Use of Telemedicine to Expedite and Expand Care During COVID-19

Author Affiliation
Meeta Shah, MD Rush University Medical Center, Department of Emergency Medicine, Chicago, Illinois
Keya Patel, MD Rush University Medical Center, Department of Emergency Medicine, Chicago, Illinois
Daniel Popa, MD, PhD Rush University Medical Center, Department of Emergency Medicine, Chicago, Illinois
Anthony Perry, MD Rush University Medical Center, Department of Internal Medicine, Chicago, Illinois
Shayna Adams, MD, MBA Rush University Medical Center, Department of Emergency Medicine, Chicago, Illinois
Braden Hexom, MD Rush University Medical Center, Department of Emergency Medicine, Chicago, Illinois
Carter Neugarten, MD Rush University Medical Center, Department of Emergency Medicine, Chicago, Illinois;
Rush University Medical Center, Department of Internal Medicine, Chicago, Illinois
Michael Gottlieb, MD Rush University Medical Center, Department of Emergency Medicine, Chicago, Illinois




The novel coronavirus disease 2019 (COVID-19) created challenges with access to care including increased burden on healthcare systems and potential exposure risks for vulnerable patients. To address these needs, Rush University Medical Center created a virtual, urgent care program specifically designed to address these challenges during the COVID-19 pandemic.


This was a retrospective study analyzing adult patients with COVID-19-related telemedicine visits performed between March 1–June 30, 2020. COVID-19-related telemedicine visits refer to those who used the “Concern for Coronavirus” module. We assessed the total number of telemedicine visits using this module, percentage with a subsequent emergency department (ED) visit within seven days, and outcomes (ie, hospitalization status, intubation, and death) of patients who presented to the ED for evaluation. Data are presented using descriptive statistics.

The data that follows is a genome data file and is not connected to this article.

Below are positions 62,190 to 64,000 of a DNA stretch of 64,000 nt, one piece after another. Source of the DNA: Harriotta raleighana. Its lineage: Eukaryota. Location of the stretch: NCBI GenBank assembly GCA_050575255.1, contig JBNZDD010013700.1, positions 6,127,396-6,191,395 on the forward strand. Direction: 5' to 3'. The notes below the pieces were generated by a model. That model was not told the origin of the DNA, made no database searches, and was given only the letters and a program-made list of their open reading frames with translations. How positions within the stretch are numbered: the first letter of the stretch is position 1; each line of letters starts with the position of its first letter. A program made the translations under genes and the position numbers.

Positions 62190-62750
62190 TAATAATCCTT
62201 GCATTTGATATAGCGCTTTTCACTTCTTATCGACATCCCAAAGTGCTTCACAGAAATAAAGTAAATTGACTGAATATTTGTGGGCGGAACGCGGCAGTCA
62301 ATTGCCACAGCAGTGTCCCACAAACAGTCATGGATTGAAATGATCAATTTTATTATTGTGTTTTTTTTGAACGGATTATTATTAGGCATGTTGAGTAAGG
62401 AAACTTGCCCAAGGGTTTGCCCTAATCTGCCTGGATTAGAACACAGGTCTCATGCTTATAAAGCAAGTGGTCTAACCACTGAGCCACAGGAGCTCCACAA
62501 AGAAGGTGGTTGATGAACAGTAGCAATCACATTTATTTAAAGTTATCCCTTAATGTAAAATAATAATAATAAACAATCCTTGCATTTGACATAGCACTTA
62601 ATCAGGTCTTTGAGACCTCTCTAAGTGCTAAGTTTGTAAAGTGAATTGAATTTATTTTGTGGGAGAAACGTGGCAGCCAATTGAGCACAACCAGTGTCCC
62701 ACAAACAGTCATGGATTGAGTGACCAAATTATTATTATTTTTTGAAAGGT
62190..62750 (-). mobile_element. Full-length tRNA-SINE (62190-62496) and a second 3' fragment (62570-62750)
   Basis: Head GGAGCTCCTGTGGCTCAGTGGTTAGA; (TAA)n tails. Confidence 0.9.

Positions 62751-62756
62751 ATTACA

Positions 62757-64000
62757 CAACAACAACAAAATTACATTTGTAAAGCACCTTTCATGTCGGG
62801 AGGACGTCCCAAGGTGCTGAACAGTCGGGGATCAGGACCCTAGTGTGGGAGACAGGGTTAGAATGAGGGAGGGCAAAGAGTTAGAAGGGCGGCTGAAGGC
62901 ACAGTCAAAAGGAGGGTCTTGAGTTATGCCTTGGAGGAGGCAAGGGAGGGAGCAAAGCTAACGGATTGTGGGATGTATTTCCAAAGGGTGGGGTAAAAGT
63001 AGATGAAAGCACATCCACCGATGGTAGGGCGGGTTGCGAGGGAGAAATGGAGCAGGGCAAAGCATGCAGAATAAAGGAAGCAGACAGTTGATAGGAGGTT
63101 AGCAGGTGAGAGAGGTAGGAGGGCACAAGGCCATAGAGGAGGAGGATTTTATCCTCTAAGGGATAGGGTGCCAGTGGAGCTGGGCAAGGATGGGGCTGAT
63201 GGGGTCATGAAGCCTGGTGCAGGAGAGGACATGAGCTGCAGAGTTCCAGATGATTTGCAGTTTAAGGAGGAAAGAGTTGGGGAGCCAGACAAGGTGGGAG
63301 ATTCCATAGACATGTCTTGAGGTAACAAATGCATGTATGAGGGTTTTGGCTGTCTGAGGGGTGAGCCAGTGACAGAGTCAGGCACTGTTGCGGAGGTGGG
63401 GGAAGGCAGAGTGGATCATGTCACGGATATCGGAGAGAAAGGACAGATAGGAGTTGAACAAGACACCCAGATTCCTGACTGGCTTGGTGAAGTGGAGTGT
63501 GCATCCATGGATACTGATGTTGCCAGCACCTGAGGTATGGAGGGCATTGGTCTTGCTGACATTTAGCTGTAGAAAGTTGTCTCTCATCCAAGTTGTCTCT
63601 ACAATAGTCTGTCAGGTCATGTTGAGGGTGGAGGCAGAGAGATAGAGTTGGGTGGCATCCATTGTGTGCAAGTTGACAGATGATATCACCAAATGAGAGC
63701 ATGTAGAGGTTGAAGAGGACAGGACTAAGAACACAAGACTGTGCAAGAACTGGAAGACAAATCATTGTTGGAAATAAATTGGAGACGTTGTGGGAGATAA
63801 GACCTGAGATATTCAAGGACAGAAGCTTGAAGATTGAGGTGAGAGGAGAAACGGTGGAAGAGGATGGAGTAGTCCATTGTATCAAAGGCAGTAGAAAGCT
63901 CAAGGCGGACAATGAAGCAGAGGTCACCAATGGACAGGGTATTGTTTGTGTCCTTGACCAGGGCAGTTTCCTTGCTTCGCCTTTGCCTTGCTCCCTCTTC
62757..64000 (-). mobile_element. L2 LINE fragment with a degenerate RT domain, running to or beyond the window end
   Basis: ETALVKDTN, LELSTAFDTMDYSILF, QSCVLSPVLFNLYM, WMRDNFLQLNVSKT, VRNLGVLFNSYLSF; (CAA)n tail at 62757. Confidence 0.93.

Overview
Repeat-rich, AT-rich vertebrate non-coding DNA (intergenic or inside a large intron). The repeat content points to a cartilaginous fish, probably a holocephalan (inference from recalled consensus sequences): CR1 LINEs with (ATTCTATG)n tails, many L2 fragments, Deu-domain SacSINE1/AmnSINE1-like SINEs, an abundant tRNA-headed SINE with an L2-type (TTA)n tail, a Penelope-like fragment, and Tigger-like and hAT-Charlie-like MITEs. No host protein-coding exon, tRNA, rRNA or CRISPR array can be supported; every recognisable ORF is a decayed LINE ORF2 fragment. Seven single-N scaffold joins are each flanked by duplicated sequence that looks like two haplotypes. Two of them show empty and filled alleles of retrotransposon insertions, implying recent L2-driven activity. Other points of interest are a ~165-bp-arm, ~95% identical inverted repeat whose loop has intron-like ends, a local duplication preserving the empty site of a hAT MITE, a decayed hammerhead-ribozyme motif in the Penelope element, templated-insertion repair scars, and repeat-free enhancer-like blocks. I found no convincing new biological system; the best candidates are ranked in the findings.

A total of 2,974 adult patients accessed the program via the COVID-19 module over the four-month period. Of those, 142 patients (4.8%) had an ED visit within seven days. Only 14 patients (0.5%) required admission. One patient was intubated, and there were no deaths among the telemedicine population.


The data suggests that telemedicine may be a safe and effective way to screen and treat patients with possible COVID-19, while reducing potential burdens on EDs.


At the time of submission, there were 17 million cases of coronavirus disease 2019 (COVID-19)1 in the United States alone.2 This has led to increased emergency department (ED) visits and hospital admissions.3 Telemedicine has emerged as one avenue to increase capacity for medical care during this pandemic. Previously, data has been inconsistent on the clinical and cost effectiveness of telemedicine.4,5 In 2018, 83% of surveyed healthcare system executives reported plans to invest in telehealth; however, most cited that their major barriers were reimbursement and licensure issues.6 For states without reimbursement parity, telehealth services could not compare to reimbursement from in-person care. Illinois did not have significant telehealth coverage prior to 2019. Rush University Medical Center sought to increase telehealth access with a particular focus on COVID-19 upon implementation of state and federal parity allowances during the pandemic.7,8

In this study we sought to determine specific utilization of our virtual urgent care platform Rush University Medical Center, for COVID-19-related presentations during a four-month period. Additionally, we sought to describe subsequent outcomes with regard to ED visits within seven days, including admissions, intubations, and death among this population.


Study Design and Participants

This was a retrospective, observational study analyzing all Rush University Medical Center “Concern for Coronavirus” video visits performed at Rush University Medical Center. Rush University Medical Center is a quaternary-care healthcare system in the Midwest, which includes three hospitals comprising one academic medical center with an annual ED volume of 72,000 patients/year and two community hospitals with a combined annual ED volume of 130,000 patients/year. We included all adult patients (defined as age ≥ 18 years) who used a “Concern for Coronavirus” video visit with a licensed provider between March 1–June 30, 2020. The start date was selected to coincide with when the first patient in our region presented.9 While the Rush University Medical Center telemedicine program has been present since August 19, 2019, it was significantly expanded on March 5, 2020, to accommodate the increasing number of potential COVID-19 patients that could present to the ED or clinics with their concerns. This study was deemed exempt by the Rush University Medical Center Institutional Review Board.

Data Collection